This blog post is brought to you by Laura B…
We started the day with a bus ride up to the Supreme Court. Walking in, the first thing you see is a long staircase and a large window. Not only was the building beautifully created, it is also filled with symbolism. The building incorporates the old and the new, representing the characteristics of the state. Furthermore, the wall on the right was constructed to look similar to the Western Wall which is meant to depict the relationship between state and religion. Also, on the floor next to the “Western Wall” was a mirror encompassing the Wall. This was meant to give the illusion that the wall continues endlessly to show that religion is part of the roots of Israeli identity. The other wall is made of smooth concrete made to represent the new Israel compared to the old Israel depicted by the Old City stone.
(Taken from http://vigilantcitizen.com/wp-content/uploads/2009/06/simta.jpg)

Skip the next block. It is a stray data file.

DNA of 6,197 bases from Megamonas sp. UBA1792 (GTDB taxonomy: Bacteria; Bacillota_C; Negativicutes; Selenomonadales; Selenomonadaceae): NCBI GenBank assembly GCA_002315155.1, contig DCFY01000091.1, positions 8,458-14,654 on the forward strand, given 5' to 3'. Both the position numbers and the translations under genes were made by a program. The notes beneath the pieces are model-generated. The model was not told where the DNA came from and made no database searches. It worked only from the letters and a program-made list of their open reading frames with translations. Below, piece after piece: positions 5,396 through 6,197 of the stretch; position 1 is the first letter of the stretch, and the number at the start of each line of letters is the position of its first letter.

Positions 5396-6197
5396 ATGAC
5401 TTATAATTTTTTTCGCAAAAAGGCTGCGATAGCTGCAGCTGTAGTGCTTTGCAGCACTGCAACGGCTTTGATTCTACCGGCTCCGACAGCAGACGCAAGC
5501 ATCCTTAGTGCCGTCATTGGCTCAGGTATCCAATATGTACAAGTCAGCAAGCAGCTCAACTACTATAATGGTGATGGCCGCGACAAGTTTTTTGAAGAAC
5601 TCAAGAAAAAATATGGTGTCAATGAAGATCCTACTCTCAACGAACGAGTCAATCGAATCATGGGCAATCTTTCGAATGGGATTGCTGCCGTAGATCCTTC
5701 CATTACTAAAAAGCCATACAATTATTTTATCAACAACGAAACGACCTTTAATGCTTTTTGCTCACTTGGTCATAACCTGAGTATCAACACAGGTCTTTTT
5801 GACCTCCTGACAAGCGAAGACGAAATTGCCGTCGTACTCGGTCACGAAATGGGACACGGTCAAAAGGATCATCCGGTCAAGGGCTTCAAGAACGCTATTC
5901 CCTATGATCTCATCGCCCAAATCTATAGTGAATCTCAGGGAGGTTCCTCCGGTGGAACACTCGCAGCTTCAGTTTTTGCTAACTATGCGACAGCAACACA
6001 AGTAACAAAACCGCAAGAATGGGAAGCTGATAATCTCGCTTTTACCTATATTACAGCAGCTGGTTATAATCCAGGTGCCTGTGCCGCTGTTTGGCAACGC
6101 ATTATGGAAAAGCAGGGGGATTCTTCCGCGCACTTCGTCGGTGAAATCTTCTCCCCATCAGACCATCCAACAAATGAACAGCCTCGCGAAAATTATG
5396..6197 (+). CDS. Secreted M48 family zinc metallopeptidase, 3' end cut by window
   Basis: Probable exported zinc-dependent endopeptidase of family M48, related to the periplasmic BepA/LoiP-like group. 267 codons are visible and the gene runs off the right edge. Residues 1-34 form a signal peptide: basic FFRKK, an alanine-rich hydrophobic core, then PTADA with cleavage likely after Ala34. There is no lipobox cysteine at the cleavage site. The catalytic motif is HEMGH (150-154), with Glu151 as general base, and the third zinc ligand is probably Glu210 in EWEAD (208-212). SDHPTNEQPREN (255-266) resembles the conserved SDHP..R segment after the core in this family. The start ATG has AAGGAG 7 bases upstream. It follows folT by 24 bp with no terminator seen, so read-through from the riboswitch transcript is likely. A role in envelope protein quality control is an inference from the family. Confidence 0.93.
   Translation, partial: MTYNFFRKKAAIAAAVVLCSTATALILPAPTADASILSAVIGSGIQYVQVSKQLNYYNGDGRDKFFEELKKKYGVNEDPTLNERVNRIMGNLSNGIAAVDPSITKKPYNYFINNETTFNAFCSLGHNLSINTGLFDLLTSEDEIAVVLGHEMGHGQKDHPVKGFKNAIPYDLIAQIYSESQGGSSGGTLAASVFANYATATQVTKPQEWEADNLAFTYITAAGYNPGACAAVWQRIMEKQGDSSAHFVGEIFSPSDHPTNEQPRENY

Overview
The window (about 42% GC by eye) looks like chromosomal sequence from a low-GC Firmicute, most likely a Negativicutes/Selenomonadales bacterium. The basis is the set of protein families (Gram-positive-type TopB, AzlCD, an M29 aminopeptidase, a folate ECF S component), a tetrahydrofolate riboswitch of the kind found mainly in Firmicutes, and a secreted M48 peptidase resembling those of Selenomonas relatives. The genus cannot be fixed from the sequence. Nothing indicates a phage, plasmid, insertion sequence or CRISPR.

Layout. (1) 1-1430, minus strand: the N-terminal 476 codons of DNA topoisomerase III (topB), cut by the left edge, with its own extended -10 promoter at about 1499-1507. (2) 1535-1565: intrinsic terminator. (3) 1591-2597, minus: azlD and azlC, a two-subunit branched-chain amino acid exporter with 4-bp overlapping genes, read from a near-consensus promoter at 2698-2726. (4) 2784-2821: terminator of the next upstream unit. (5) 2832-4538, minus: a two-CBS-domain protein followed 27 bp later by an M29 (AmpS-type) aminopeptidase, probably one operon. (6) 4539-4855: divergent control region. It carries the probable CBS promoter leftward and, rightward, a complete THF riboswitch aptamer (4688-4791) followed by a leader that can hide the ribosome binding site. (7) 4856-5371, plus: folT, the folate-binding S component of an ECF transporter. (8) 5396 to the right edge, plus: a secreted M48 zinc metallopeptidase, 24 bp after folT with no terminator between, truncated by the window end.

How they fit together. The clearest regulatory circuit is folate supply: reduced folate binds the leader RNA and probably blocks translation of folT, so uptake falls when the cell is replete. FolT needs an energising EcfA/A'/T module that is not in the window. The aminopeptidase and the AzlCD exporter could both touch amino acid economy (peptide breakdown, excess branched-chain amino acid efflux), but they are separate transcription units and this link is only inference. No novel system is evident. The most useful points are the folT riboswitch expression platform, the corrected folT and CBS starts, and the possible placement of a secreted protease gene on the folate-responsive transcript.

The staircase is also split into three sections, each containing ten steps. This is meant to represent the thirty first degrees of Freemasonry. From the bottom of the stairs all that can be seen is the bright blue sky which depicts the idea that justice comes from above. As you go up the stairs you leave the darkness and go into the light which symbolizes wisdom and illumination. Once up the stairs, the hallway narrows into a dome surrounded by law books from the Supreme Court library. But at a second look the dome is really a pyramid, which was inspired by the Tomb of Zechariah and Tomb of Absalom in the Kidron Valley in Jerusalem. This area serves at the “gate house” before entering the courtrooms. The library is divided into three levels, representing the last three degrees of Freemasonry. The first level is open to the public, the second level is reserved for judges, and third level can only be accessed by retired judges. Then we walked into one of the courtrooms. The entrance to the courtrooms resemble Jewish tombs and the holes above the doorways are meant to permit the soul to leave the room. In the courtrooms, the judges are illuminated by natural light. The natural light is meant to represent the divine light shining on the judges who are listening to the pleas of the masses.